For a lot of people though an advantage will be getting rid of your old Athens login/password. During the next academic year, more or less anyone with a Warwick username/password will be able to login to Athens resources with just that set of credentials just like they would into any other SSO protected resource at Warwick (SiteBuilder, Forums, Blogs, etc…).


April 11, 2005

SSO v3: Federated identity

Follow-up to The new project: SSO v3 from Kieran's blog

In recent years a lot of people have implemented Single Sign On (SSO) systems that work within their company or institution. However, once you leave your institution and start using the services of some external provider you generally lose your identity and have to register and login again with a different username and password.

However, with federated identity, you can share your identity with trusted partners. The perfect example of this (and the main driver for doing this) is the Athens service. Traditionally users had a different username and password that they received when they registered with IT Services which they could then use with Athens. Unfortunately not everyone knows this and those that do can easily enough forget/lose that information.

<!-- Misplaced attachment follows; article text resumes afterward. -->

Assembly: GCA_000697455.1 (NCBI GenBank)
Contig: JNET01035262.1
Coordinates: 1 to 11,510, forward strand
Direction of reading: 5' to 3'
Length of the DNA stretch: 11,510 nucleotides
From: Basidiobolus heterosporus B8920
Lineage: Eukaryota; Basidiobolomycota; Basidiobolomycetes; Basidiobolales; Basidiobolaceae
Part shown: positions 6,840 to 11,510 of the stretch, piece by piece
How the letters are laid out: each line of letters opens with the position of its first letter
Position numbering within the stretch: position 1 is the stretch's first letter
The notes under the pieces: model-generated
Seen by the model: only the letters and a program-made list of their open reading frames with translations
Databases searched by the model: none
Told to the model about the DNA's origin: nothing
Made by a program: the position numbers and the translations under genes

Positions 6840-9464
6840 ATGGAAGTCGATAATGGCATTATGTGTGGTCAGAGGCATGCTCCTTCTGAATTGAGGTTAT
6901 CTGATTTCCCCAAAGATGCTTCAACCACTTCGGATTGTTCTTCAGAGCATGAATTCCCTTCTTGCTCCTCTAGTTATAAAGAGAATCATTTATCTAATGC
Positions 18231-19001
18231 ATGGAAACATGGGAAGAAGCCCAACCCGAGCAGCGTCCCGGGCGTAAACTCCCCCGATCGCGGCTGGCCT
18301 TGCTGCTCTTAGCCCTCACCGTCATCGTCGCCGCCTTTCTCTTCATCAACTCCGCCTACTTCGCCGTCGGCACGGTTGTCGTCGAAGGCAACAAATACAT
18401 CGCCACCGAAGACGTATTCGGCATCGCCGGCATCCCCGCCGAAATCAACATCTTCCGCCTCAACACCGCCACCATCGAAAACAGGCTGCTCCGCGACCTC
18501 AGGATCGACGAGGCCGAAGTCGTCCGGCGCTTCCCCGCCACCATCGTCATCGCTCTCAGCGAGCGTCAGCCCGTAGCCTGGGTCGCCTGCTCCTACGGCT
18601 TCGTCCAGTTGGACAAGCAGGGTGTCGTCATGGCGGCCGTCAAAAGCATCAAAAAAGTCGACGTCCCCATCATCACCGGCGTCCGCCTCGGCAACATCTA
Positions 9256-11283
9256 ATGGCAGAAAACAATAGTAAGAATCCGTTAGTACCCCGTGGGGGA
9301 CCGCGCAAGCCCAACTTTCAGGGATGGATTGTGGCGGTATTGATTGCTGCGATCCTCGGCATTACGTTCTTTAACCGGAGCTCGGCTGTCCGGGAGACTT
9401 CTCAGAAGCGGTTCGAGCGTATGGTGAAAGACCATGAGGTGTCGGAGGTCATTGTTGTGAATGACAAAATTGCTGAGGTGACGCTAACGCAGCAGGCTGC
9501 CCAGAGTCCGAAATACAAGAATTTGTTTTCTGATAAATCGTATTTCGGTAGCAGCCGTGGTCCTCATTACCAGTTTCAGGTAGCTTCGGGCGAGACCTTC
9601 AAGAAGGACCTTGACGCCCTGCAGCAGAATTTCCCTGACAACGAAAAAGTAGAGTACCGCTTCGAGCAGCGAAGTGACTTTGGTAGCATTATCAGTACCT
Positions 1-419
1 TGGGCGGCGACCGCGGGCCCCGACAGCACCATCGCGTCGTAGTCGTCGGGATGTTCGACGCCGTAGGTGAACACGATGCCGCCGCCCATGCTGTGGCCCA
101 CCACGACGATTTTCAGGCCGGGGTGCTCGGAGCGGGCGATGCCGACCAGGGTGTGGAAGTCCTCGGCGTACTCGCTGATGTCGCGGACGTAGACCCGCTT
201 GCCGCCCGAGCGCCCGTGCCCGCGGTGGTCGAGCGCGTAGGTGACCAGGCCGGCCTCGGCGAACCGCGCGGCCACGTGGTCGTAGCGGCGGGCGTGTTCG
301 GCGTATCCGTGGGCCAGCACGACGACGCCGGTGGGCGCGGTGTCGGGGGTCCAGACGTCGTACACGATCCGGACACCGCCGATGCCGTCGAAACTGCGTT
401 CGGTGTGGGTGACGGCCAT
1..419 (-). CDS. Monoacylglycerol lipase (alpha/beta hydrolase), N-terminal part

In the not too distant future we will start federating identities with Athens. This will mean that users login once at Warwick with their usual username and password and will automatically be logged in over at Athens (via our shiny new Shibboleth/SAML based SSO system). This clearly has some big advantages.

  • One username and password to remember (less helpdesk calls to retrieve them!)
  • We control the authentication and the release of information about our users to our Athens.
  • Athens don't have as much user administration to do

Importantly, because this is an open standard that is being adopted by lots of people it won't just be Athens that we can federate with.

Another example is in purchasing. We may well want it so that any staff member can order a hire car from a rental agency we have a partnership with. Instead of having to register everyone and maintain those registrations and all the user info, we set up a federated relationship whereby users login locally and we just tell the rental agency to let this user in because we vouch for who they are.

Once you get into the territory of having our users federated with lots of partners, two more advantages crops up.

  • In a single user creation action, allow a new user to login to many external systems without having to register them on each one
  • When a user leaves Warwick, we just disable their local login and immediately they can't login to any partner sites (no more worrying about tracking down and disabling all external accounts)

Whilst setting us up to be able to federate our users out to other partners, we are also setting it up so that our own services can accept users from other institutions who may want to federate their users. In theory each of our services could accept users from Birmingham University for instance, allowing for very simple cross institutional projects. Examples:

  • Setup a SiteBuilder site that allows external users to edit/read it
  • Create an learning resource that allows users from any federated University login and use it
  • Allow other Universities students to login and comment on blogs